Odd-Why is it giving runtime error??

int main()
char kases[6],no[9];
int j=0,t,n,sq,ans[100],i=0;
// printf("%d\n",ans);
return 0;

You have to solve these problems first

  • strlen(“1000000”) > 6
  • strlen(“1000000000”) > 9
  • 100 < 1000000 = 10^6


To simulate the RE you can use this code to generate input file:

#include <stdio.h>

#define T 1000000

int main( int argc, char** argv ) {
	printf("%d\n", T);
	for ( int i = 0; i <= T; ++i ) printf( "%d\n", 1000000000 - i );
	return 0;

sorry…bt I’m not able to understand your answer…plz elaborate

You are reading k to kases, size of array is 6, but max k is 1.000.000 => 7 characters, same problem with no array. Last problem is, that array size for results (ans) is 100, but it has to have same size as number of cases.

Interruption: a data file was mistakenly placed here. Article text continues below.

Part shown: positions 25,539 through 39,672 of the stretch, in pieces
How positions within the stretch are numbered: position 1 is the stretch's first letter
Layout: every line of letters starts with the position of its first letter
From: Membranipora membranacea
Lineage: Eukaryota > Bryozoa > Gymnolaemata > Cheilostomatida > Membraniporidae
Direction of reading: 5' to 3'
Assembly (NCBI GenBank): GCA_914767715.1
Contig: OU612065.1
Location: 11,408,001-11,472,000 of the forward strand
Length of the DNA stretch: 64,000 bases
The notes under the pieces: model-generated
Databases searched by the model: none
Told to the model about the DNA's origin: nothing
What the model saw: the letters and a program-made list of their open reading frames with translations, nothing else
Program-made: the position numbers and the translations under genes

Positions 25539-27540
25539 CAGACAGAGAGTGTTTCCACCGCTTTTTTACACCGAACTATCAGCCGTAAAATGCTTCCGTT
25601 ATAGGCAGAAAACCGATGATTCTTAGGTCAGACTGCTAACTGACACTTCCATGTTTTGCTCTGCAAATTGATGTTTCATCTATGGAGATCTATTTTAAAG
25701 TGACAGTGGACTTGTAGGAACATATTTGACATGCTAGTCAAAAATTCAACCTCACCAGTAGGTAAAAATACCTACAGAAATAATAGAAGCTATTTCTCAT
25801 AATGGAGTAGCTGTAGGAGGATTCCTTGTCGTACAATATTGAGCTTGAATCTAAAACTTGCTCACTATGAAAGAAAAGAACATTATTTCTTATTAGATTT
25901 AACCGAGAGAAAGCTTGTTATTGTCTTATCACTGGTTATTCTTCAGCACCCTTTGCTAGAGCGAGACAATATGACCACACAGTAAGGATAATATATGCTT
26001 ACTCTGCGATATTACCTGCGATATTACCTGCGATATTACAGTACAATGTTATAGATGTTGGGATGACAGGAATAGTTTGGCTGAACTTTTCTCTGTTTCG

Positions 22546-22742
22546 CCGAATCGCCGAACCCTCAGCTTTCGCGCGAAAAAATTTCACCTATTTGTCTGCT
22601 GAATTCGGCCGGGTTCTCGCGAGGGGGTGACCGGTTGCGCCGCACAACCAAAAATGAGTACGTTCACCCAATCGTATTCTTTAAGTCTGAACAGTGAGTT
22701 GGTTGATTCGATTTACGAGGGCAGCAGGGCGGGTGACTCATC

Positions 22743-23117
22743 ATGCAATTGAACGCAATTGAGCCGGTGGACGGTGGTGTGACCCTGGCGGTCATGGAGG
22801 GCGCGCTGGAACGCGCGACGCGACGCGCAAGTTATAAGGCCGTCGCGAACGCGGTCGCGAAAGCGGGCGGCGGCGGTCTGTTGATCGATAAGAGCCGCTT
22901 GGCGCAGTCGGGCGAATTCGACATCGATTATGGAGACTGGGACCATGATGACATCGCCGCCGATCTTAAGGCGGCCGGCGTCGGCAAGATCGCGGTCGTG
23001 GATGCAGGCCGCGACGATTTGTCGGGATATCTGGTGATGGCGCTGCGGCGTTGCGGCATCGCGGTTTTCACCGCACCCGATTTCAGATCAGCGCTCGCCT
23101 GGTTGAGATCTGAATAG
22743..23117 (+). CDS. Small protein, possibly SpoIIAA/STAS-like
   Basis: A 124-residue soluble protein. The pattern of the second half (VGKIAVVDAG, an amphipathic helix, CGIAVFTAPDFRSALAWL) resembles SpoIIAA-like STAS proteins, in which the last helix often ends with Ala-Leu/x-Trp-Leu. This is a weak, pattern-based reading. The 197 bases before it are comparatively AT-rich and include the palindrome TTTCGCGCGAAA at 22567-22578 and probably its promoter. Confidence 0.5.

The code above generates some huge input that your code fails on (on my computer). Hope it helped.

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so what to do for the answer part??

There are 2 solutions you can do: 1.) you can initialize ans to max k - int ans[1000000] or 2.) you can declare ans after you read n as int ans[n].

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bt its still showing ‘runtime error’…

one more thing: you don’t need to read string and convert it to number, using scanf() you can read using format similar to printf() instead of printf("%d", n); you have to do scanf("%d", &n ); notice the & before n :wink:

On my computer it’s failing probably because int ans[1000000] is too big, when i moved it before main() and initialized as int ans[1000000] it seems to work fine on my computer, also resize kases and no arrays, let say to 20 (there is at least '\n' at the end and there to be space for ‘\0’ too, good practice in speed programming is to use a bit bigger arrays). Hope that was the final problem.

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